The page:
• http://www.facebook.com/profile.php?id=599840205 Christian Kleineidam

    It’s not about seeking an acceptable partner but about falling in love. Falling in love is a quite complex process. The person who are dating might look as an acceptable partner on paper but have the wrong MHC-complex. 

    The human mating process is prone to error. Even if two people are in principle a good match one of them can make mistakes during the mating process. The mistake can prevent the emotional attachment that’s required to occur. 

    If the mating process fails it’s very convenient to be able to say: “You aren’t the one for me”, instead of saying “You don’t belong to the pool of 50% of the population of your gender that make suitable partners for me”. 

    Failure doesn’t hurt as much when the chances for success were slim anyway.

    The romantic way of love also has other advantages. You don’t play power games to manipulate your prospective  partner into liking you if you believe in soulmates.
    You just meet your prospective partner and attempt to discover that you are soulmates instead of trying to force them into a relationship with you.
    This is a trait that’s valuable to signal to prospective partners.

  • http://profile.yahoo.com/XLWLJKN3WJ6M2IUQ5QSPGRCXSE Terren

    In my case, I am a true dyed-in-the-wool romanticist.  My answer to your post is that I ran across a woman forty years ago, now, that took my breath away.  I have never, ever found anyone to match that breathtaking feeling.

    Now, since self-honesty seems to be the rule of the day here, I will add the tiny caveat that, in all of that time, I have only spent about 8 months total with this woman.  So, would we end up in the normal drudgery of modern marriage where each views the other with antipathy.  It’s a very,very long story that I will not get into here (since the rule of thumb is 500 words and, believe me, I can blow right through 500 words in the blink of an eye) but, suffice it to say, that, no, that could not happen.  I have spent a lifetime just preparing for being able to treat this woman the way in which she deserves.  And, who she is has nothing to do with status or wealth, except for the wealth every thought of her brings to my heart.  So, I would guess the last sentence makes it clear just how much of a romanticist I am.  And, while I am posting as “Terren”, just to note you can call me Mike or whichwithy, as well, if you like.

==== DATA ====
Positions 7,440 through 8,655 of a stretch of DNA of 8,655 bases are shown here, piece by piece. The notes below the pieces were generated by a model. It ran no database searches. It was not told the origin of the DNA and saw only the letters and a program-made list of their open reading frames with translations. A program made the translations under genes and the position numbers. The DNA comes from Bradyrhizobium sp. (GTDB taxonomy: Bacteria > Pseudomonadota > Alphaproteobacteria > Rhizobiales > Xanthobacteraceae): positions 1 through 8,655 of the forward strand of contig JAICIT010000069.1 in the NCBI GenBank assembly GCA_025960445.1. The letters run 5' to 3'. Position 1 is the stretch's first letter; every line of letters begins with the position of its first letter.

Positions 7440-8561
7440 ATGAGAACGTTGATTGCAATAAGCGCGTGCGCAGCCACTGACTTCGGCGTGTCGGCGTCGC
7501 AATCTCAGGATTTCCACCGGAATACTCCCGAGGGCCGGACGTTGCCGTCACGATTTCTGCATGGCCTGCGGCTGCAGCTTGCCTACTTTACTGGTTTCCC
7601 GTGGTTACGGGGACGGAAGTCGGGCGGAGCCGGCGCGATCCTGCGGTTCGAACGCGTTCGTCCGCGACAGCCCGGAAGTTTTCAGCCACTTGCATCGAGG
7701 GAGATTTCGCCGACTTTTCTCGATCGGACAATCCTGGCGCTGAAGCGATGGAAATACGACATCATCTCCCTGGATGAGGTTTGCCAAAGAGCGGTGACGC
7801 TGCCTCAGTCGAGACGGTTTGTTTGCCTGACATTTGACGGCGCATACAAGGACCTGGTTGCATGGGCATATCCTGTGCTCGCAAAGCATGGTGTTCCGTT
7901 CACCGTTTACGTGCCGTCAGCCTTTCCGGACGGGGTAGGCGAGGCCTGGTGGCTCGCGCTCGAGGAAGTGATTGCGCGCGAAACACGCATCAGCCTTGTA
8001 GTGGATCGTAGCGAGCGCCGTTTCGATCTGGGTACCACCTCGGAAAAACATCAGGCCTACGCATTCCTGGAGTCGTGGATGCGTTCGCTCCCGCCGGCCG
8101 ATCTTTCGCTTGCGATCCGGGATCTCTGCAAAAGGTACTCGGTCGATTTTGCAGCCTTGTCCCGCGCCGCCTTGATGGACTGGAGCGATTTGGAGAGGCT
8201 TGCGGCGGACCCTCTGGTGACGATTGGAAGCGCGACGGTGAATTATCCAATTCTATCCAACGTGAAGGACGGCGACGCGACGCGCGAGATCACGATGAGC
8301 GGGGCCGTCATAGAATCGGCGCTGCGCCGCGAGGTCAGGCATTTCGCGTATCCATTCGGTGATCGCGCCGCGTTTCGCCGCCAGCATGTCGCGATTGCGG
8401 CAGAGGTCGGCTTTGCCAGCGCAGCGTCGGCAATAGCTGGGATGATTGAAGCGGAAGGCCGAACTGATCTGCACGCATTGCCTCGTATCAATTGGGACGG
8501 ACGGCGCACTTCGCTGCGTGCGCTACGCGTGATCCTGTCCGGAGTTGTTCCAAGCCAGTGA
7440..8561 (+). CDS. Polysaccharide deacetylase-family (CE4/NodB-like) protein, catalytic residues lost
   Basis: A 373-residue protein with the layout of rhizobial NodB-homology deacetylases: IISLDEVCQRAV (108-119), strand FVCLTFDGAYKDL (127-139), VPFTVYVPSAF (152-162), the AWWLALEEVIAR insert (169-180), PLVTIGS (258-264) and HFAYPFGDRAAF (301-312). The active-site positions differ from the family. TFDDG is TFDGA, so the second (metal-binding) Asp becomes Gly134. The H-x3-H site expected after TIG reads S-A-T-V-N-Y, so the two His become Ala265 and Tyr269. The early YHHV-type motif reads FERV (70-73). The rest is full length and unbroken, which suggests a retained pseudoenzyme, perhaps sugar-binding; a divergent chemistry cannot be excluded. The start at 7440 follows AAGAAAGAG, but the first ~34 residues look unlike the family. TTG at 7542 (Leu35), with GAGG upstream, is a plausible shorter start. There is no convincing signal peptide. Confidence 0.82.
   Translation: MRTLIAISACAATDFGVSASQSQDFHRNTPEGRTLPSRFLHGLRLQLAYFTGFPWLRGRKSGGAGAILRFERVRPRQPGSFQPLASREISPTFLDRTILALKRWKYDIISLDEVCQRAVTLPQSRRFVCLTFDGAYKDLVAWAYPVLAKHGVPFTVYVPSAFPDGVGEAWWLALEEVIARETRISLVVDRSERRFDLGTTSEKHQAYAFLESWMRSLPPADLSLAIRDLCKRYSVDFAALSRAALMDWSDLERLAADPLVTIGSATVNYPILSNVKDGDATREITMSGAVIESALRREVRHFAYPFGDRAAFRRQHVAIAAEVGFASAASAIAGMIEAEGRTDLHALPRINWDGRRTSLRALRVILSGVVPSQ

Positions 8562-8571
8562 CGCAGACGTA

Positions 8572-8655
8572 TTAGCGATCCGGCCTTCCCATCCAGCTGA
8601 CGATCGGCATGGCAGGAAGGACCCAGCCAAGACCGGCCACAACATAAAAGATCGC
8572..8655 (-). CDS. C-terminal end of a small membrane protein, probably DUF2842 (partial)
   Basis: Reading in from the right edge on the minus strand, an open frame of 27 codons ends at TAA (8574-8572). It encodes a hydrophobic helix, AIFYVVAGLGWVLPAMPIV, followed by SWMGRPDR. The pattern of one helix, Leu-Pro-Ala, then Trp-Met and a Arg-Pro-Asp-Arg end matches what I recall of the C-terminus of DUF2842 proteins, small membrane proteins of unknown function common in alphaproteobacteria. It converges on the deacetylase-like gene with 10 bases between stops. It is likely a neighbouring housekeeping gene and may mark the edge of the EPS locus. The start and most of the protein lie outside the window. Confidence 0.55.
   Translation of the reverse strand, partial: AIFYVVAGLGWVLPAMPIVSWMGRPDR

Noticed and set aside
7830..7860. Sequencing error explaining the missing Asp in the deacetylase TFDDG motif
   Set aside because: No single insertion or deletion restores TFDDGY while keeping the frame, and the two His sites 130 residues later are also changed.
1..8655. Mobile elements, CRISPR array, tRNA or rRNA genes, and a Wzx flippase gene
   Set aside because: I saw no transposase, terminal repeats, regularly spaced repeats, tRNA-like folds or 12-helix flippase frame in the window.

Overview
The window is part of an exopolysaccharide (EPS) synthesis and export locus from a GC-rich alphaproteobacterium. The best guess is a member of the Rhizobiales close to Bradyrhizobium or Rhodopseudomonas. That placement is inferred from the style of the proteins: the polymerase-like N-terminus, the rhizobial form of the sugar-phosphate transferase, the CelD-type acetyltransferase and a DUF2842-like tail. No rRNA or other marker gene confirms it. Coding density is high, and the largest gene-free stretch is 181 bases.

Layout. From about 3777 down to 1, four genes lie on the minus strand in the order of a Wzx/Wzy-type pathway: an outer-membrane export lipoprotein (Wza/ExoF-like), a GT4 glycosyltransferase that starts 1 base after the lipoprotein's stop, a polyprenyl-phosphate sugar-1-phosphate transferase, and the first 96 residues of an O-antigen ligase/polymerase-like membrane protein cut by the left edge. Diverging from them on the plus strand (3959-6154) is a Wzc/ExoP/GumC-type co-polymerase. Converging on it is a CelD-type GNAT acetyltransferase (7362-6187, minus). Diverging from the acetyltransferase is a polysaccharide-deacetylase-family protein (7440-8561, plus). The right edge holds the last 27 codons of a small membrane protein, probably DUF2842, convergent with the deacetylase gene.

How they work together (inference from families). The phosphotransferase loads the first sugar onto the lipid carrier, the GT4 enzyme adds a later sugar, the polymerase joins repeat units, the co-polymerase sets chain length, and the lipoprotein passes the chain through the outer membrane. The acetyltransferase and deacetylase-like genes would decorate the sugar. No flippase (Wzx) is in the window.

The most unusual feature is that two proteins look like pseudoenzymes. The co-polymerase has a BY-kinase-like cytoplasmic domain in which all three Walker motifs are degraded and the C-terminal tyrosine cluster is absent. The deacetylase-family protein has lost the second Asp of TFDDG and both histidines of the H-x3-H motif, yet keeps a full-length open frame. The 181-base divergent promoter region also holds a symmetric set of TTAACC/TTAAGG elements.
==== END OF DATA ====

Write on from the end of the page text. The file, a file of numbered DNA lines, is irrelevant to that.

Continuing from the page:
And, speaking of disastrous romaticists, has anyone seen “The Princess Bride”?  I would expect a lot have.  If so, you should really read the last chapter of the original book.  Too funny.  Total disaster.

    So, Katja, I hope I’m not running way too long but I think the make quesiton, for me, really is whether one wants a relationship that suffices or one that lets you walk on clouds every day.  Honestly?  yes, the relationship that suffices makes more common sense.  But, the reason I came to this site wasn’t for the sake of common sense.  It was to seek out world-changing thoughts.  I think that, for me, comes a great deal from my romantic spirit and seeking of perfection in everything.

  • Gskolnic

    There is also the larger society to think about.  The Catholic church (filled with celibate priests) promoted the idea in the middle ages.  Folks had other reasons to follow the powerful church and went along.  That got the ball rolling.  

  • Pingback: Assorted Links 40 | The London School of Attraction

  • rob

    its just sample size. yes there are a lot of good matches, but there are more nonmatches than matches. you need to go through bad dates and then bad picks, so its not odd at all to end up still unmatched.

  • Pingback: Why underestimate acceptable partners? | Meteuphoric